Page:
Saturday, 14 April 2018

Autistic traits and risk of suicidality: ALSPAC opines...

The findings reported by Iryna Culpin and colleagues [1] observing that: "Social communication impairments are an important autistic trait in relation to suicidality" return me back to a topic that features much too frequently on this blog: suicide risk and autism.

Drawing on data from the Avon Longitudinal Study of Parents and Children (ALSPAC) initiative, that continues to provide some important insights on labels like autism (see here for example), researchers sought to answer a couple of important research questions: "1. Is an autism diagnosis and/or autistic traits associated with suicidal ideation (suicidal thoughts and plans) and suicidal behaviour (self-harm with and without suicidal intent) by age 16 years? 2. Are any of the observed associations explained by depressive symptoms in early adolescence?"

The question of whether autism or autistic traits are *associated* with suicide (ideation and/or behaviour) is something that has entered the peer-reviewed research psyche quite a bit in recent times. I've talked for example, about data from 'big data' Taiwan on this topic (see here) who concluded that: "ASD [autism spectrum disorder] was an independent risk factor of attempted suicide" [2] based on the analysis of over 5000 young people diagnosed with autism and some 22, 000 not-autism controls.

The numbers included in the Culpin study were a little less impressive - "5,031 members of the UK-based birth cohort study-the Avon Longitudinal Study of Parents and Children" - but ALSPAC does have the advantages of "long-term follow-up, the availability of data on several outcomes, as well as rich data on confounders, and longitudinal design that enables to examine mediating pathways." Indeed, as well as focusing on a diagnosis of autism, Culpin et al also had some 'rich data' on the presence of "four dichotomised ASD traits (social communication, pragmatic language, repetitive behaviour, sociability)." This enabled them to both observe any findings based on a diagnosis / label of autism or ASD and also traits pertinent to a diagnosis of autism or ASD. Issues such as self-harm and/or suicidal thoughts or plans were similarly sought from participants at age 16 years based on answers to questions such as "Have you ever hurt yourself on purpose in any way (e.g., by taking an overdose of pills or by cutting yourself?)" and "On any of the occasions when you have hurt yourself on purpose, have you ever seriously wanted to kill yourself?"

Results: as per the opening sentence, authors observed that "social communication difficulties may be important in relation to suicidality." They interpret this by suggesting that their results tally with others where "social impairments and difficulties in establishing interpersonal relationships are triggers for suicidal behaviour."

But... when it came to examining the diagnosis of autism or ASD in relation to suicidality, they reported that there was: "no evidence of an association between ASD diagnosis and any of the outcomes." They caution however that the numbers of those with a diagnosis were "very low and confidence intervals wide." I also note that data on the numbers of those with a diagnosis of ASD with self-harm with or without suicidal intent are shown as 'censored' to "prevent disclosure due to small cell counts."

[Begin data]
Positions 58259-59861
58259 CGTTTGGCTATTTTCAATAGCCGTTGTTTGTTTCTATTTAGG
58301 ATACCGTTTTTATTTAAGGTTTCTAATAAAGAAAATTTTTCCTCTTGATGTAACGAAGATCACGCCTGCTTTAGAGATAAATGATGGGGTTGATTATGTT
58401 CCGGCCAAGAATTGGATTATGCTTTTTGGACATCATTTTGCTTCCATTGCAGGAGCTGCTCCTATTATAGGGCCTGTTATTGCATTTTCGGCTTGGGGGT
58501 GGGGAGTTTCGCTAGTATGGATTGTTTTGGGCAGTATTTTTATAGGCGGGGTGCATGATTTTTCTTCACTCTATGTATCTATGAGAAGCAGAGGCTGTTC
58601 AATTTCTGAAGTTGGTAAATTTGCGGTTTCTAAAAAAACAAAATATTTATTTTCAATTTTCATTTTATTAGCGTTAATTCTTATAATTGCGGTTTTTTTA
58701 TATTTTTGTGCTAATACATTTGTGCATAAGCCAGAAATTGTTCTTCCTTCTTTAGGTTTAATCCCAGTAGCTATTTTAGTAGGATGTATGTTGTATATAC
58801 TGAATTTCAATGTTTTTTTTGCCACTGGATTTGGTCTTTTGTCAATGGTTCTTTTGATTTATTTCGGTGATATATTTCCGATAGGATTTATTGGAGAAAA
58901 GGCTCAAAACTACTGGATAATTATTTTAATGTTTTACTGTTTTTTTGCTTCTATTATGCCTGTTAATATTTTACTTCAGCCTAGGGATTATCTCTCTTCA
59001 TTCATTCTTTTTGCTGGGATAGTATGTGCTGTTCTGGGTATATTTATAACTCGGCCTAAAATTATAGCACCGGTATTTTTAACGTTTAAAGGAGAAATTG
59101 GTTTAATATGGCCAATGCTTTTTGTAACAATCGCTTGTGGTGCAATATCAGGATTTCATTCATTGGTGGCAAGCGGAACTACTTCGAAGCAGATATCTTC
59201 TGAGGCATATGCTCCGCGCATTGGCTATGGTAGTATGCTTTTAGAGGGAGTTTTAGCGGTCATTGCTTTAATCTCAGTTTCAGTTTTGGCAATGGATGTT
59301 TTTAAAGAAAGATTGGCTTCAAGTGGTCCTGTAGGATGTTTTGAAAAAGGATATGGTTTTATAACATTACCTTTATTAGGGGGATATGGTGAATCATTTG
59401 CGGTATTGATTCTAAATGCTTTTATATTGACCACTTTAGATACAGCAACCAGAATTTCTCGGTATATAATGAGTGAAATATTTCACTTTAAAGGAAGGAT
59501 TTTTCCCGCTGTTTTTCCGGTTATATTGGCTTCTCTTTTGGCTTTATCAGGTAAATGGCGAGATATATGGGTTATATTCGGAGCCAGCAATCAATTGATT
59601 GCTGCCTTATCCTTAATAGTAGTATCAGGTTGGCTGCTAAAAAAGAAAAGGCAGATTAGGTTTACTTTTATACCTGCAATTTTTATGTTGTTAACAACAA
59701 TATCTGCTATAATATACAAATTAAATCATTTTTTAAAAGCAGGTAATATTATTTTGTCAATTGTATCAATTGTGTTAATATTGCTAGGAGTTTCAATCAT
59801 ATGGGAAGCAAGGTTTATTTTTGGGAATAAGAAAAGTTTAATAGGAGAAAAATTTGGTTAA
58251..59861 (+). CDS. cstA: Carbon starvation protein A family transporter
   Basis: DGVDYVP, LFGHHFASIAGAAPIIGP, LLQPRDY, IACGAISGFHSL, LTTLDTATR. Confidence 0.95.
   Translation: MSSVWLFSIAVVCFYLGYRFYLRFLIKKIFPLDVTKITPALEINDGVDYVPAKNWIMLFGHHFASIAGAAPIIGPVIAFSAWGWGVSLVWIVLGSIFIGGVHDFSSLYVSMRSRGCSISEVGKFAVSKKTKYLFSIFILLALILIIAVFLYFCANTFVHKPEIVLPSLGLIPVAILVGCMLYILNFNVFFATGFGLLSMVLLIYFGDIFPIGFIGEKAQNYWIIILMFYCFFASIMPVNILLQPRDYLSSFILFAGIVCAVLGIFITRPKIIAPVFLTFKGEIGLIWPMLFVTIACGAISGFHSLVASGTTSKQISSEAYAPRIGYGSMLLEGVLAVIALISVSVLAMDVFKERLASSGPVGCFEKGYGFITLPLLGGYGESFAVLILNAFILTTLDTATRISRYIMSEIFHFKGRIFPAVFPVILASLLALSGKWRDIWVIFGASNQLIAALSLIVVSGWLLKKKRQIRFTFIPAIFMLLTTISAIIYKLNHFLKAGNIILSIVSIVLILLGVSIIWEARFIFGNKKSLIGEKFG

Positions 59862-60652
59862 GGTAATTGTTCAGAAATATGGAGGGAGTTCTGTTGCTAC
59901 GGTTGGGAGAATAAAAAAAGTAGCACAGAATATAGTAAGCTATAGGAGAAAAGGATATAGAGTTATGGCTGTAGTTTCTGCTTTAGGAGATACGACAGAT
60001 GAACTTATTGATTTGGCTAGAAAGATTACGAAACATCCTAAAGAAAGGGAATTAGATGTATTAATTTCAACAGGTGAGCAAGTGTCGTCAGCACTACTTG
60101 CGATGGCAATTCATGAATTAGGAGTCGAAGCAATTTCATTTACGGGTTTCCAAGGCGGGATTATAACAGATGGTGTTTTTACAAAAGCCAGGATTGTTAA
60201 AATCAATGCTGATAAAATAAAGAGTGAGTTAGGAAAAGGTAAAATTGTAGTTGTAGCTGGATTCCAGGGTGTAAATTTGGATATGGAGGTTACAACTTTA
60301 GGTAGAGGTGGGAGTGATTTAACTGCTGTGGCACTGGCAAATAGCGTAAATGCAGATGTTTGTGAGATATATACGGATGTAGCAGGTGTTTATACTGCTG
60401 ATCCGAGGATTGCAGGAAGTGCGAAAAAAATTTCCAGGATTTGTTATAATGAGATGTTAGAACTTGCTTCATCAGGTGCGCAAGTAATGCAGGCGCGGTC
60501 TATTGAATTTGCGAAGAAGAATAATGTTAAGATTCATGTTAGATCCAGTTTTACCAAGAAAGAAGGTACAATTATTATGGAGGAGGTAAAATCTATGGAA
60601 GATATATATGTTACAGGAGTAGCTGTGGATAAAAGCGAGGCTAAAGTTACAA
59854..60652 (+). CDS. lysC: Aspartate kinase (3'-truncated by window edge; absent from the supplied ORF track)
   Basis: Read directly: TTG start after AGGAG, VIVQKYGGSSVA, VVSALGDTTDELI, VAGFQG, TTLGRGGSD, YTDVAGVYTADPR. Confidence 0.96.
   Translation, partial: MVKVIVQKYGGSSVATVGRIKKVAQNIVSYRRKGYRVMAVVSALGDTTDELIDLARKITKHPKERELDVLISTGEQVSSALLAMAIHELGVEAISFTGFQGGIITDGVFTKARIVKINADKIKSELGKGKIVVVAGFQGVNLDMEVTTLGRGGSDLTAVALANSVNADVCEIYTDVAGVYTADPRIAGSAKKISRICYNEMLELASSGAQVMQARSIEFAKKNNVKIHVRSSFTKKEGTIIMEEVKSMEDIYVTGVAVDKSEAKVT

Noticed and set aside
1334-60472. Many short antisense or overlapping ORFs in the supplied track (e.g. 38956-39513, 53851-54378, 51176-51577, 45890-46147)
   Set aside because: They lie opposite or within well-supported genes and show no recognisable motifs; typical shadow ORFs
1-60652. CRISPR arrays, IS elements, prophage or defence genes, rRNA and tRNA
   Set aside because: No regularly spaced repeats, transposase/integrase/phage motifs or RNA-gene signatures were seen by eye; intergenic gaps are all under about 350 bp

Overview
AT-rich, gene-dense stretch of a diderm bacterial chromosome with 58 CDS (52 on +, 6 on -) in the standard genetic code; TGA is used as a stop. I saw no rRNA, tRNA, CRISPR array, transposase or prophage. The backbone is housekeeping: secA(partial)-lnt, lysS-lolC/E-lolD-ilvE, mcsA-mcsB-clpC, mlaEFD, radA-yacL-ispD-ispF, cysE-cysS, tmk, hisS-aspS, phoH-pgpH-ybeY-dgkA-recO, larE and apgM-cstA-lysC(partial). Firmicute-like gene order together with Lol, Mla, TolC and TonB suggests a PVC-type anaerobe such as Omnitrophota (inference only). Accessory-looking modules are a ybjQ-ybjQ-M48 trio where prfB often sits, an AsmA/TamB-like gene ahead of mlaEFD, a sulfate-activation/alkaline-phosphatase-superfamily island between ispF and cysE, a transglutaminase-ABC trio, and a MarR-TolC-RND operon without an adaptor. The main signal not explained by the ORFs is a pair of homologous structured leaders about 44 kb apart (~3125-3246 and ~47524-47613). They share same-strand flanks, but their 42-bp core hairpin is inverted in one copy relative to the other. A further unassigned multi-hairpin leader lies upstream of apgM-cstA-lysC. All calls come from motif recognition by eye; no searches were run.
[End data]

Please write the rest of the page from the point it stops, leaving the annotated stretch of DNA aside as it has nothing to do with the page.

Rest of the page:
Finally, it's worthwhile noting another part of the Culpin study analysis looking at a role for depressive symptoms on the observations made. We are told that "data from the Short Mood and Feelings Questionnaire (SMFQ), a 13-item instrument used to evaluate core depressive symptomatology in children aged 8 to 18 years" was also analysed. Authors report on "evidence of an indirect pathway from impaired social cognition to self-harm via depressive symptoms" but such depressive symptoms only accounted for about a third of the "total estimated association between impaired social cognition and self-harm." Enough however for them to conclude that "addressing the mental health needs of children with autism" *might* offset some risk in this area. Who would argue with that?

There are issues with the Culpin study insofar as the focus on self-report over clinical diagnosis for something like depression or depressive symptoms and "limitations in establishing suicidal intent accompanying self-harm, particularly using self-reports which could be influenced by fluctuations in mood or change over time." I will, once again, reiterate that the report of no evidence of of an association between a diagnosis of autism or ASD and suicidality is also likely to be "imprecise due to small numbers."

A final question: by tackling and hopefully influencing "impairments in social communication" alongside other interventions, is it possible that the risk of suicidality in relation to autism can be reduced? I say this bearing in mind that future studies in this area might want to take a larger view of autism (see here) on the basis that a diagnosis of autism rarely exists in a diagnostic vacuum (see here). How also, issues such as depression like various other quality-of-life-draining facets that seem to be over-represented in relation to autism (see here), may very well be a lot more 'core' over 'comorbidity' (see here) at least for some.


[1] Culpin I. et al. Autistic Traits and Suicidal Thoughts, Plans and Self-Harm in Late Adolescence: Population-Based Cohort Study. J Am Acad Child Adolescent Psychiatry. 2018. March 14.

[2] Chen MH. et al. Risk of Suicide Attempts Among Adolescents and Young Adults With Autism Spectrum Disorder: A Nationwide Longitudinal Follow-Up Study. J Clin Psychiatry. 2017 Nov/Dec;78(9):e1174-e1179.